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Look, up in the air! It's a bird! It's a plane! No, it's just the little ol' BYU Men's Track and Field Team.

The BYU men literally ran faster, jumped higher and threw farther than the rest of the competition at the BYU Invitational Saturday, which may have left their opponents wondering if even kryptonite could stop their juggernaut.The only thing the Cougars couldn't do was run faster than a locomotive or leap tall buildings in a single bound, since they were still biting the bullet for last week's stinging loss at the Weber State Invitational.

Revenge seemed to be certainly in the Cougar men's minds, as they crushed the Weber State and University of Utah track and field teams in the field events and cruised through the tracks events, easily outpacing nearest competitor the U of U by more than 90 points.

Though Weber and the U. only brought half squads to the meet, it looked doubtful whether full squads would have come any closer to the Cougars. Besides, BYU's squad was hardly up to full complement at the Weber meet, Cougar Head Coach Willard Hirschi said.

"Sure, we were smarting from injuries and the whole team wasn't there - we were holding some guys out - but that's no excuse. We just got beaten."

Since the Cougar team has put in good performances elsewhere around the country (including Tempe, Ariz. and the University of California-Irvine), the team needs to compete in-state to get fan support, Hirschi said.

Also, though the U of Weber coaches might have wished it otherwise, the Cougars were obligated to score the meet for NCAA regulations, he said.

"In the past we haven't scored them, but we need to show the NCAA."

BYU's Per Karlsson (in the hammer) and 4x100 meter relay team (made up of Frank Fredericks, Oluyemi Kayode, Eric Hughes and Eric Akogyiram) both qualified for the NCAA Track and Field Competitions, with the relay team actually improving on their provisional qualifying time.

"By gauging on NCAA qualifying for a standard of excellence, and it is probably the best measurement of that standard, I'd have to say that bunch performed the best today," he said.

In addition, Hirschi was singing the praises of such unknowns as Mark Johansen, who turned in a surprisingly strong performance in only his third-ever 3,000-meter steeplechase, and of basketball star Marty Haws and Cougar running back Stacey Corley.

"Mark had to basically go it alone (since the Cougars starting steeplechasers are elsewhere), and he ran a super race. I'm also proud of our dual athletes, who got done with their other sports and really helped in a big way."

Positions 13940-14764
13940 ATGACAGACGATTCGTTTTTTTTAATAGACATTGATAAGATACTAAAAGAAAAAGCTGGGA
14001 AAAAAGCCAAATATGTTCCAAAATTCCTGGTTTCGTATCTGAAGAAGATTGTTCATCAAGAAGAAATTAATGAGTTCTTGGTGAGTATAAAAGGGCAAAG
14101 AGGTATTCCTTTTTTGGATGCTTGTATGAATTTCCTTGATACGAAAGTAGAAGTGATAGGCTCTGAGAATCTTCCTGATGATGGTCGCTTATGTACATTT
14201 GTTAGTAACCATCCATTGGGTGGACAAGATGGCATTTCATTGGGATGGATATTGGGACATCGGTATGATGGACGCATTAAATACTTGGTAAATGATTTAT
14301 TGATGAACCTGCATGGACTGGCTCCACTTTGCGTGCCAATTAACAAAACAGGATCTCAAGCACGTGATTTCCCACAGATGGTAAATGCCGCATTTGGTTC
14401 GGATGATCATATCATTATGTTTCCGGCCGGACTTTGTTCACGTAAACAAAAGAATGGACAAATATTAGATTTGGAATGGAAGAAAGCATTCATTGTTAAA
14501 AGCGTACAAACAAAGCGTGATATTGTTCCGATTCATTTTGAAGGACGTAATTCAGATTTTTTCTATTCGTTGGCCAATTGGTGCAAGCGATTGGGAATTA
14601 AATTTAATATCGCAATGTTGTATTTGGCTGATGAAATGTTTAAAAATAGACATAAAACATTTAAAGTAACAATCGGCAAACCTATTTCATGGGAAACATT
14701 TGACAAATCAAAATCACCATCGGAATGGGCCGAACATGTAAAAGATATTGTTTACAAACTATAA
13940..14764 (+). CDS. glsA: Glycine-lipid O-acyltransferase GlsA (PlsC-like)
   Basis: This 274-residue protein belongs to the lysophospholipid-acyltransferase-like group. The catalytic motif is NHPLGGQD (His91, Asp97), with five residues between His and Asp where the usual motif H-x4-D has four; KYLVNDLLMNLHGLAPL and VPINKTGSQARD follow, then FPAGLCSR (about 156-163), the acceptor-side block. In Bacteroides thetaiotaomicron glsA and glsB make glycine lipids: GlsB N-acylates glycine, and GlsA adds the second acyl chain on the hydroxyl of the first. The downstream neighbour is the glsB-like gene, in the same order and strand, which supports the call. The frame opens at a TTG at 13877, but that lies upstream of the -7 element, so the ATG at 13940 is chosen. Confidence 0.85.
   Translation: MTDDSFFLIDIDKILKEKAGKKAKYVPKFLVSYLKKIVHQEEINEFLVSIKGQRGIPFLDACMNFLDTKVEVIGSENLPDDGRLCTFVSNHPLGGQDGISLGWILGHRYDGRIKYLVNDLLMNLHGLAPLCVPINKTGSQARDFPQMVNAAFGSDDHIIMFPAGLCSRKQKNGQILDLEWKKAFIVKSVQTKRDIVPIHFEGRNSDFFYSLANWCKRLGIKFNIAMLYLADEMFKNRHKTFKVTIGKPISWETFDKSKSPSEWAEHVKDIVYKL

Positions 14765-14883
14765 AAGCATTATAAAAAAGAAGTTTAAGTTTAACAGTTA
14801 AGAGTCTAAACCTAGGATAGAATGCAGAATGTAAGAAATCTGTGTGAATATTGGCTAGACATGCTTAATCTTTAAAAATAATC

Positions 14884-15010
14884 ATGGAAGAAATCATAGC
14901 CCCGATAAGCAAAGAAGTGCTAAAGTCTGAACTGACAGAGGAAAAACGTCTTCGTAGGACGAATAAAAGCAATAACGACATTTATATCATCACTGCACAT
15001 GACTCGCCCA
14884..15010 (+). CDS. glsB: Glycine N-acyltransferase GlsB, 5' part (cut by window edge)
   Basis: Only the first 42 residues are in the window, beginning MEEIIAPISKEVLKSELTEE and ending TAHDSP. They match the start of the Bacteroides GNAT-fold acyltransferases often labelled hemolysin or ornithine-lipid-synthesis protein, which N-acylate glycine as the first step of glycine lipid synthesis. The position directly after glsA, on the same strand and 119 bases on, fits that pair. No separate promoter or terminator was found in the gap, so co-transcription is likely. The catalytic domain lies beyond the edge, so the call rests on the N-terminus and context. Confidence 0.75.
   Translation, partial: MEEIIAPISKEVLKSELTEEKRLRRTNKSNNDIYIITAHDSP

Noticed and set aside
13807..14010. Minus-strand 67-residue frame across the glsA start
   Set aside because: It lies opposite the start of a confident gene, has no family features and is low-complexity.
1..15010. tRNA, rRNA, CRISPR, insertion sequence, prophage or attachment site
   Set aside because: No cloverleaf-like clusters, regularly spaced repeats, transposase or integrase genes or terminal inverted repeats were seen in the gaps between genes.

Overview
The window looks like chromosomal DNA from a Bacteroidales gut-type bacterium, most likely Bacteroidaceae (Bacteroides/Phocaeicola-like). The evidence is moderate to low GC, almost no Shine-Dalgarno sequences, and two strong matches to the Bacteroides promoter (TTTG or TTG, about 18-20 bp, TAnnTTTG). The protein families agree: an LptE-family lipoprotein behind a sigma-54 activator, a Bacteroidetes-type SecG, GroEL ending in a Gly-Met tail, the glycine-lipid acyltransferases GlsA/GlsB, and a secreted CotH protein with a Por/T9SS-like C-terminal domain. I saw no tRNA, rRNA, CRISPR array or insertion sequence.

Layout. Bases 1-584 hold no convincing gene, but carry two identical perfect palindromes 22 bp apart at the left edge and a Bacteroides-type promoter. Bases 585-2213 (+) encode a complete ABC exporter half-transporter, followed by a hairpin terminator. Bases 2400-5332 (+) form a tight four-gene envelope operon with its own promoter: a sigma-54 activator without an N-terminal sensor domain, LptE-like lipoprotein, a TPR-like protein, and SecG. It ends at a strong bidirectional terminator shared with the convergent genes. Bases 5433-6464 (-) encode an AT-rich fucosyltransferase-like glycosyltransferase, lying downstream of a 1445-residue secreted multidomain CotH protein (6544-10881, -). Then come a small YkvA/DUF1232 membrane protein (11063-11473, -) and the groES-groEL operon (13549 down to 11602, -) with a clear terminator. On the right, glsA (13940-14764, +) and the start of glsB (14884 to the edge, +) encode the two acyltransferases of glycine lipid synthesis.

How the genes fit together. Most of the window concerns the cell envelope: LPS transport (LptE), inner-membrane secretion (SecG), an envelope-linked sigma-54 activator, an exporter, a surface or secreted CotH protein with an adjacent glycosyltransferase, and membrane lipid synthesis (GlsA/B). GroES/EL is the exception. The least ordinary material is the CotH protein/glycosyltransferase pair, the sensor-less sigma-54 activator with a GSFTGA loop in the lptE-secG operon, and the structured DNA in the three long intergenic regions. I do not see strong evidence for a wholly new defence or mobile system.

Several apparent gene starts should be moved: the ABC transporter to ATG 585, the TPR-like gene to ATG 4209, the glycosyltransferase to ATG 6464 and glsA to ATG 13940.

Haws and Corley both ran for BYU's "B" 4x100 relay team, which finished second to the Fredericks-Kayode-Hughes-Akogyiram machine.

Hirschi said he was also impressed by the efforts of Rod Fuhriman (who won the 1,500-meters) and Shaun McAlmont (running in his first 110-meter hurdles race of the year, and slightly injured to boot), who both won their races by the closest of margins.

The very closest competition was in the high jump, where BYU's Lance Greer tied Weber's Colby Gray and Doug Fullmer - as well as teammate Scott Moon - at 7 feet and one-half inch, but won on the virtue of having done it in an earlier round.

The Utes did shine at two events, though. In the 400-meter hurdles, their Jeff Brown, Scott Urban and Rod Mathew finished first, third and fourth, respectively - actually shutting the Cougars out of an event - and Clay Singley and Mark Taylor finished first and third in the javelin.

For the Wildcats, Terry Kealamakia finished a very close second to the Cougars' McAlmont in the 110-m hurdles (by .03 seconds, to be exact), and their Scott Douglas and Kelly Carnich finished second and third to the Cougars' Fredericks in the 400-meters.

Overall, Hirschi said he was proud of the team's performance. "We're still a little hurting and we managed to do this well against some good competition. We're competing very consistently in every events, especially since we're tough in most events."